3. Your app sends a request to glosbe.
4. Whenever your app gets response from glosbe, it sends it to Twilio, which then texts you the translated word.
1. set up you app on heroku. Follow this step-by-step guide.
2. set up Text Messaging with Twilio. After you register, you will get a free trial number. Then you should go to your Twilio Dashboard and change SMS Request URL to your web app’s link (link of your app on heroku).
That’s it! If you followed the steps had no problems setting up heroku and twilio, whenever you(or anyone else) send a text (<word> <lang_from> <lang_to>) to your twilio number, you will receive a a text containing the translated word.
P.S. Do not forget to put your Account SID and Auth Token (can be found on your twilio dashboard) in web.js (line # 4).
If you have any questions, you can comment below and I will try to answer!
Hey everybody! I was reading some blogs and a very good book – Lucene in Action these days and wanted to write this post for several reasons:
As a quick intro, Apache Lucene is a full-featured text search engine library written in Java (but now ported on many languages as well, including: C++, .NET, php, etc.). Lucene is an open source project maintained under the Apache umbrella and has a very active community. To give you a general idea about the importance of Lucene, you should know that it is used by the companies like LinkedIn, Twitter, Netflix, Hi5, IBM, etc.
Lucene is not:
Indexing is a process of converting text data into a format that facilitates rapid searching.
Components for Indexing:
Acquire content (not up to Lucene).In order to index something, obviously we need data – text. The source can be pdf, Word documents or just html retrieved by crawling. But it is essential to remember that we should parse it and convert it into plain text before we index the collection of files.[If you choose decide to crawl the websites Apache Nutch will help you and for extracting the text, maybe you should look at Apache Tika.]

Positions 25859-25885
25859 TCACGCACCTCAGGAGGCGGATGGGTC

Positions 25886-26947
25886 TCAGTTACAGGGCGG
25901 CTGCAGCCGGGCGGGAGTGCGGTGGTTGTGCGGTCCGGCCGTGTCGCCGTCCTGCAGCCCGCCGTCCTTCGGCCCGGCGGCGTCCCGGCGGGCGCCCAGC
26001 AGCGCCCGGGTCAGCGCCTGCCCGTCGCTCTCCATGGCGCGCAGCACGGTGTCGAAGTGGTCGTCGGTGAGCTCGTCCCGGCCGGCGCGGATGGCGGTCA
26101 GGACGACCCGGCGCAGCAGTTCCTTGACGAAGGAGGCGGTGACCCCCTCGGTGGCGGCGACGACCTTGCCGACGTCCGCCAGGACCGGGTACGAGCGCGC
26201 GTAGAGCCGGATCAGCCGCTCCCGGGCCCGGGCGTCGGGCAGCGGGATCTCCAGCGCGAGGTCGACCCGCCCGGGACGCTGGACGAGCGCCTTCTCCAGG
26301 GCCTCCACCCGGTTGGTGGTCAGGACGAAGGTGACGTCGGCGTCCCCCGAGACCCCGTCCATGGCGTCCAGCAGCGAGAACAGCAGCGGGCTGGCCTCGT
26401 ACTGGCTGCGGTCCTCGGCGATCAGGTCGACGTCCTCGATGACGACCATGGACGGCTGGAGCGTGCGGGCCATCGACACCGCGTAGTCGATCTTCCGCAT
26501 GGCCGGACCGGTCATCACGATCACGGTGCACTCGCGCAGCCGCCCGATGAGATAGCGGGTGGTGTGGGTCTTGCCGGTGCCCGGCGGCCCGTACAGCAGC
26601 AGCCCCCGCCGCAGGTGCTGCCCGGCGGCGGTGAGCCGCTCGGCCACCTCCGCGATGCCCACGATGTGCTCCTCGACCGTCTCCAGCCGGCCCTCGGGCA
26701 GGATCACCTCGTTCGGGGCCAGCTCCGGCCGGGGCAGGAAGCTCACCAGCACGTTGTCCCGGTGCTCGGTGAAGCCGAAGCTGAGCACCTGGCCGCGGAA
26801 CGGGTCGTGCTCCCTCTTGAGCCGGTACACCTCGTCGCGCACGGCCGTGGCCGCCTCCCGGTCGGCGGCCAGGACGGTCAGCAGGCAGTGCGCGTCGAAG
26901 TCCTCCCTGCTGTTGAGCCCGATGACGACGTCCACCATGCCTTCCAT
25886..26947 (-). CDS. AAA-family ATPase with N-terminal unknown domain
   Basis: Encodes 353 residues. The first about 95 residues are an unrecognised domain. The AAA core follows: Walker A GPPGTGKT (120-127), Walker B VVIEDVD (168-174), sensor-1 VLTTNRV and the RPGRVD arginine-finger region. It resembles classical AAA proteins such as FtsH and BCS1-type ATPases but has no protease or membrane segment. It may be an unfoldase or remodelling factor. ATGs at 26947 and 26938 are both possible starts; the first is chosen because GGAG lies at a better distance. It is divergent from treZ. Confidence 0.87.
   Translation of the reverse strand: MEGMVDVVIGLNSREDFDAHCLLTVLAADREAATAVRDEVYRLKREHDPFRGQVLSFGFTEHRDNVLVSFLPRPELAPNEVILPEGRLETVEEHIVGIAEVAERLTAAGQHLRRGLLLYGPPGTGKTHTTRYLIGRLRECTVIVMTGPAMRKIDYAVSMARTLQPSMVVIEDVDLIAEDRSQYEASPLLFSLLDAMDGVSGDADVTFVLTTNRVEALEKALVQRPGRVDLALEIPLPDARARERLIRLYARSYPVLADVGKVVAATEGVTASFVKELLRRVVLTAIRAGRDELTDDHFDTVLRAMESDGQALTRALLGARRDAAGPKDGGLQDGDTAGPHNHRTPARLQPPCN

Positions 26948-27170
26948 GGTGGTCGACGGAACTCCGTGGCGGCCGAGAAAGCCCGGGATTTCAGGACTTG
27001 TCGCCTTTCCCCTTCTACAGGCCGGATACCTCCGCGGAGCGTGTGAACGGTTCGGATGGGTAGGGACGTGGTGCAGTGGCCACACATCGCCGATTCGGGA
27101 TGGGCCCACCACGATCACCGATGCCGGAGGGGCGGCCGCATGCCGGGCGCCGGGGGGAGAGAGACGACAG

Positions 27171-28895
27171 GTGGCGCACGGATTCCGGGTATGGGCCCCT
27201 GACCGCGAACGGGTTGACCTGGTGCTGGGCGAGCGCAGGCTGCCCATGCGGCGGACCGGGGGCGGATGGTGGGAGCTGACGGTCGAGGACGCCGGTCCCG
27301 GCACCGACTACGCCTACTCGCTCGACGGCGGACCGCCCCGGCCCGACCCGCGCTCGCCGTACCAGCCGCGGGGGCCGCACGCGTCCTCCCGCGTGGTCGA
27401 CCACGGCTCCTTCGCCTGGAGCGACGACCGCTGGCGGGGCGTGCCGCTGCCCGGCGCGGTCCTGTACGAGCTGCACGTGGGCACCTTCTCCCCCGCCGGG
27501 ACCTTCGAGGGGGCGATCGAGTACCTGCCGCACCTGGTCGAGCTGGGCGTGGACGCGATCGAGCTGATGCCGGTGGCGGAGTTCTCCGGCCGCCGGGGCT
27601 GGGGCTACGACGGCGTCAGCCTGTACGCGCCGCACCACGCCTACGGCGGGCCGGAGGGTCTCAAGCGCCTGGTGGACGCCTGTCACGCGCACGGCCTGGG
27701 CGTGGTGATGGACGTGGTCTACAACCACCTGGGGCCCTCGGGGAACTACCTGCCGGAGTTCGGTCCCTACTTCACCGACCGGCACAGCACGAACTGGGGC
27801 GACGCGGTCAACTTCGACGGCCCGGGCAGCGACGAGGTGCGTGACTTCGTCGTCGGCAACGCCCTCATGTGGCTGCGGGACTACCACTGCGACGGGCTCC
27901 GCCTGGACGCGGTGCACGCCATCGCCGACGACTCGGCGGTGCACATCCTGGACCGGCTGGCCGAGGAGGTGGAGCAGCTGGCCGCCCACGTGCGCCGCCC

Build Document. Once you have the raw content, you should build a document. Each document consists of fields such as “content”, “author”, “abstract”, “url” and so on. Field is a <key,value> pair, for example, if we are trying to index a blog article, one possible field can be “content” and its value can be the body of the article. In other words, documents contain fields and fields are what contain “real” data.
Analyze Document. During the indexing process, the text must be analyzed before it is stored into an index. Lucene provides a number of good analyzers itself but you can feel free to customize the existing one or build your own for your applications purposes. Analyzers convert the text into tokens, make them lowercase, do stemming and etc. In short, they prepare the text to get indexed.
Search UI. This is probably the most essential part of your application, because nobody cares about all the fancy algorithms you’re using under the hood, if they don’t feel comfortable while searching. Keep your search UI as simple as possible but provide most of the functionality of your application. As Edsger Diijkstra says, “Simplicity is prerequisite for reliability”. Keep in mind that Lucene doesn’t provide any kind of UI (as we already mentioned, it is just a library). So it’s entirely up to you how you implement it.
Build Query. OK, the user adores our search UI and decides to send his/her request to our application which is submitted to our server. We have to somehow translate this request into a search engine’s Query object so that we can tell our app to find our query in the index. Query objects can be simple and complex, depending on the user input. Say, user wrote just one word in the search box and clicked the submit button. In this case, the query object is pretty simple (Lucene will translate it as a TermQuery object). But the user input can also be a sentence or multiple sentences. For more complex queries, Lucene has several classes like PhraseQuery, BooleanQuery, FuzzyQuery and etc. The query is the parsed by QueryParser. For simple applications Lucene’s QueryParser is sufficient but you can add your own logic to it if you like.
Search Query. After we build the query, we try to retrieve results from the index that matches our query. Lucene provides several theoretical models of search: Pure Boolean Model, Vector Space Model. Since 4.0 version, Lucene provides experimental api for BM25 too. Lucene’s default approach is to combine vector space and boolean models. At the end, it returns the top scoring documents from the index.
Render Results. Once Lucene returns the top documents, we have to present them to the user in a consumable and elegant manner. Again, this is also up to your application logic how you present the search results to the user.
Hope it was interesting.. Stay in touch!